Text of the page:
For anyone in search of a new camping tent, it might serve you well to attend a music festival. Many of today’s massive music festivals have left wastelands of used camping gear in their wake.
The number of tents left behind at music festivals each summer around the globe can be staggering. Now some are making the most of it.
Despite pledges to leave no trace at the Glastonbury music festival, thousands of tents along with heaps of garbage were left behind again this year.
At the Reading Festival in Leeds, organizers launched a “love your tent” campaign that encouraged attendees to the 3-day event to pack their tent up when they leave. But apparently it didn’t have much an effect in 2013 when the entire grounds were strewn with tents.
“Camping gear is so cheap these days that people seem to make it part of their festival package budget, and don’t boter to take it with them when they leave,” a festival goer told The Daily Mail.
The Pemberton Music Festival in British Columbia was also not immune. In one commentary in The Guardian, a writer supposes that people just aren’t able to pack them up properly.
“Yes, the performers were great,” wrote Brandon Cruz Bebe on Facebook. “but the people who attended this festival had no respect for the land or each other.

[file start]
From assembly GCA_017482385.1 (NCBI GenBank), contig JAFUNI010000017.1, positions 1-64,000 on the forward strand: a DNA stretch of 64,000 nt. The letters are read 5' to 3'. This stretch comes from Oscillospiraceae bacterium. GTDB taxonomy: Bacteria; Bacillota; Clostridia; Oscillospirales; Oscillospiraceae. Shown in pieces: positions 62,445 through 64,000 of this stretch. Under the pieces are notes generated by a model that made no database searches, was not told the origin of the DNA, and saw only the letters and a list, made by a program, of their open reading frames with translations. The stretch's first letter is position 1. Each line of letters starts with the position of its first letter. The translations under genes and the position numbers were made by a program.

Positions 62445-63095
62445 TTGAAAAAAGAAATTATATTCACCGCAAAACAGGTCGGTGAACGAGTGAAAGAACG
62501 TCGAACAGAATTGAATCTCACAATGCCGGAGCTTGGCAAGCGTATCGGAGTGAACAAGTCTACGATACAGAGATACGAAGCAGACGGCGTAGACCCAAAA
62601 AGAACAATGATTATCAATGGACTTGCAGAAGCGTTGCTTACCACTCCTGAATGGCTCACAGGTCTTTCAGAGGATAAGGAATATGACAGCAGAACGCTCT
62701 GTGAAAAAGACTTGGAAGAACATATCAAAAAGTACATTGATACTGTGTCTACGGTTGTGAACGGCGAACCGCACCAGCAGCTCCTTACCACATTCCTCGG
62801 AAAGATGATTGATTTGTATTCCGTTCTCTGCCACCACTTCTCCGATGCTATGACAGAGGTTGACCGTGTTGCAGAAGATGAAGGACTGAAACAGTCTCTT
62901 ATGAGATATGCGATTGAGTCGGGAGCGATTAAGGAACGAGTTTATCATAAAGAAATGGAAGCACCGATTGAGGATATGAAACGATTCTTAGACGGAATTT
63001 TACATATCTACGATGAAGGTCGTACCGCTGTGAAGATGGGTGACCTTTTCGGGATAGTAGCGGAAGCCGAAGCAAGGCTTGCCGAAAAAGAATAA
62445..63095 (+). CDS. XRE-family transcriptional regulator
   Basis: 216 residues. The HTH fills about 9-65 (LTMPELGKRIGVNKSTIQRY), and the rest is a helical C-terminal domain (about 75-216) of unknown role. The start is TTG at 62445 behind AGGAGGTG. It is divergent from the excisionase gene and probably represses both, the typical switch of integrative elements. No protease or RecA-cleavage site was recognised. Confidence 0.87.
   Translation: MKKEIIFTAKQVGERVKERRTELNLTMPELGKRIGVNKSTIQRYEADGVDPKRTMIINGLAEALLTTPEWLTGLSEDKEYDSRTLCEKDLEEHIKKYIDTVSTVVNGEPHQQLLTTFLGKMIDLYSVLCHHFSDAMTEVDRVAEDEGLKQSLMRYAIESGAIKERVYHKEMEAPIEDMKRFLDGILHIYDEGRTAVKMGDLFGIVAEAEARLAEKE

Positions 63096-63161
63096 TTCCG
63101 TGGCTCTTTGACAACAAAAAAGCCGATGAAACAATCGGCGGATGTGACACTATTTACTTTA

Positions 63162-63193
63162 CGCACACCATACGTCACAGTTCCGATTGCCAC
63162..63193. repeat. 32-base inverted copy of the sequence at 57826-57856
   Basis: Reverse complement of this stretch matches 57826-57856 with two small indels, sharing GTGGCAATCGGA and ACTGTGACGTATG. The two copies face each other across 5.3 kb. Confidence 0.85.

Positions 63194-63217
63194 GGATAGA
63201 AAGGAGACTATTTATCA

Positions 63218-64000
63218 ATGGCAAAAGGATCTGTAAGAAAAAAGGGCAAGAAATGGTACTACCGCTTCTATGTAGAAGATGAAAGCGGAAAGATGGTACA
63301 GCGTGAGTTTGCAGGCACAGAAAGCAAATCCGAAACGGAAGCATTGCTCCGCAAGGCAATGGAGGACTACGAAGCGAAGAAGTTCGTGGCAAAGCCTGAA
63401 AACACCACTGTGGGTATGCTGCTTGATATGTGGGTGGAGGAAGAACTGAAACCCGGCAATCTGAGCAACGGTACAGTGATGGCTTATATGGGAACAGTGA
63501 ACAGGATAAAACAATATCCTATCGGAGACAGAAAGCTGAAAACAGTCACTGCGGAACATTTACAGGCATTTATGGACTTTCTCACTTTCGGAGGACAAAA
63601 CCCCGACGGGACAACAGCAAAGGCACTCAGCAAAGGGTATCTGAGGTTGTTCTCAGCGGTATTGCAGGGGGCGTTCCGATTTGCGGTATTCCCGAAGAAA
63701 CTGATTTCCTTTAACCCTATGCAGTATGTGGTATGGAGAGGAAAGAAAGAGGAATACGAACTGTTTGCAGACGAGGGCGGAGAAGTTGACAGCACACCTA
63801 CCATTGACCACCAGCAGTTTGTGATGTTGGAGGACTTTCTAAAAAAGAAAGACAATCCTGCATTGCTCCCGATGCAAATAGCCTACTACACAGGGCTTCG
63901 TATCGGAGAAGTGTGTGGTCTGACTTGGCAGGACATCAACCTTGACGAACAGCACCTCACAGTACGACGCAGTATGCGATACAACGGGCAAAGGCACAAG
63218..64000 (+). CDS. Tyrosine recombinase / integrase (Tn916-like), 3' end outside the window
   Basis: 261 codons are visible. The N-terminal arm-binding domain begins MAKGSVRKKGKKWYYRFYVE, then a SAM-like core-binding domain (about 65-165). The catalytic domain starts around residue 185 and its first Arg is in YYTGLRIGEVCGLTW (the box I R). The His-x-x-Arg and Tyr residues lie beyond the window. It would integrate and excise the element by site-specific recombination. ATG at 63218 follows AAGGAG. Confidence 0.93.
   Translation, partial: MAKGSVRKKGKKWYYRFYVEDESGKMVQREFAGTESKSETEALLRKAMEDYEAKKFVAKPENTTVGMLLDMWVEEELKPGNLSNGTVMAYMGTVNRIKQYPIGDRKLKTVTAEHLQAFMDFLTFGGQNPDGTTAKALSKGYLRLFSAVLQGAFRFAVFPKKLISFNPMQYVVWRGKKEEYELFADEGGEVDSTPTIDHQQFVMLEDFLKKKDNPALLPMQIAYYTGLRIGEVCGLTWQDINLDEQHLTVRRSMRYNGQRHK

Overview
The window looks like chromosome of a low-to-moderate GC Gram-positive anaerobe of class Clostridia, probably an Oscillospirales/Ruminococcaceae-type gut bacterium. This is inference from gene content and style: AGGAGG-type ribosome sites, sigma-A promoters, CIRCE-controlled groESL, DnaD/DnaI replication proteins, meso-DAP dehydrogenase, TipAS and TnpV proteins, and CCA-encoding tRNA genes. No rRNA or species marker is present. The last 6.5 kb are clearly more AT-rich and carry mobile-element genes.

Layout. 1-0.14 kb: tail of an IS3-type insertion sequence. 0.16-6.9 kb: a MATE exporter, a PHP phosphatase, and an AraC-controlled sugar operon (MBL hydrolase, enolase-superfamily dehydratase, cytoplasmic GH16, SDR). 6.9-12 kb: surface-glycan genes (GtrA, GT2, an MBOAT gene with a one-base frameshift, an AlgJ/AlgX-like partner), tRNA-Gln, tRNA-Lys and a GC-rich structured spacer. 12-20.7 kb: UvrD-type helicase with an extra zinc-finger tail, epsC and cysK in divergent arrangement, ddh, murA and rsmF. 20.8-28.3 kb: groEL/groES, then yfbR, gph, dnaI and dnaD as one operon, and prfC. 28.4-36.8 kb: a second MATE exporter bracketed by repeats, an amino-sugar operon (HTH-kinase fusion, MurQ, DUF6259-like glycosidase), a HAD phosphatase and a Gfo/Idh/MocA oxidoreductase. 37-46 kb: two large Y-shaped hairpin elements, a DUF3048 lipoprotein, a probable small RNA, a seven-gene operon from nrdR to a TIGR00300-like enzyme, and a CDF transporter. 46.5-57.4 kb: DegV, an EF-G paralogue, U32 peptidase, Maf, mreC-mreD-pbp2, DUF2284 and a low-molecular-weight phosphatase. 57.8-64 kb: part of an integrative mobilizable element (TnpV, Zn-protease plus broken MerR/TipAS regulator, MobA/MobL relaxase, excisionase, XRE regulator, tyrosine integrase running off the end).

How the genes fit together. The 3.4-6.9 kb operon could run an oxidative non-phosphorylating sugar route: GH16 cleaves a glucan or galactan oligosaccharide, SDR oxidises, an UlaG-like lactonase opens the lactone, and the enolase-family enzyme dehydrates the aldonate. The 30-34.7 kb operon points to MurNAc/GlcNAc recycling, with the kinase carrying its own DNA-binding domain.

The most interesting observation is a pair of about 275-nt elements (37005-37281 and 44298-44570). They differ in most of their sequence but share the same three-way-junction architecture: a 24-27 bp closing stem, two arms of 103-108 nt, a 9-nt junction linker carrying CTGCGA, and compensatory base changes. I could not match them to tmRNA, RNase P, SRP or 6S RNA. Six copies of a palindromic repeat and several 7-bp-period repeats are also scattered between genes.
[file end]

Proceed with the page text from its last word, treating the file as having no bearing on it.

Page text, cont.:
It can take up to two weeks to clean up the mess left behind with much of the camping gear being donated to charity or the Boy Scouts and other youth groups. But for those tents that are so mangled and damaged, there are other applications.
While some are decrying the wasteful and disrespectful practice of leaving the festival grounds littered with camping gear, others see opportunity. One company named Sheltersuit is using the leftover tents to create wearable shelters for homeless people.
The suits basically look like rain jackets combined with a sleeping bag below the waste. They provide wind and water resistance, full body protection and warmth for those sleeping outdoors. And best of all, the products are free, supported by more than 70 companies trhough money, materials and services.
Photo credit: Brandon Cruz Bebe via Facebook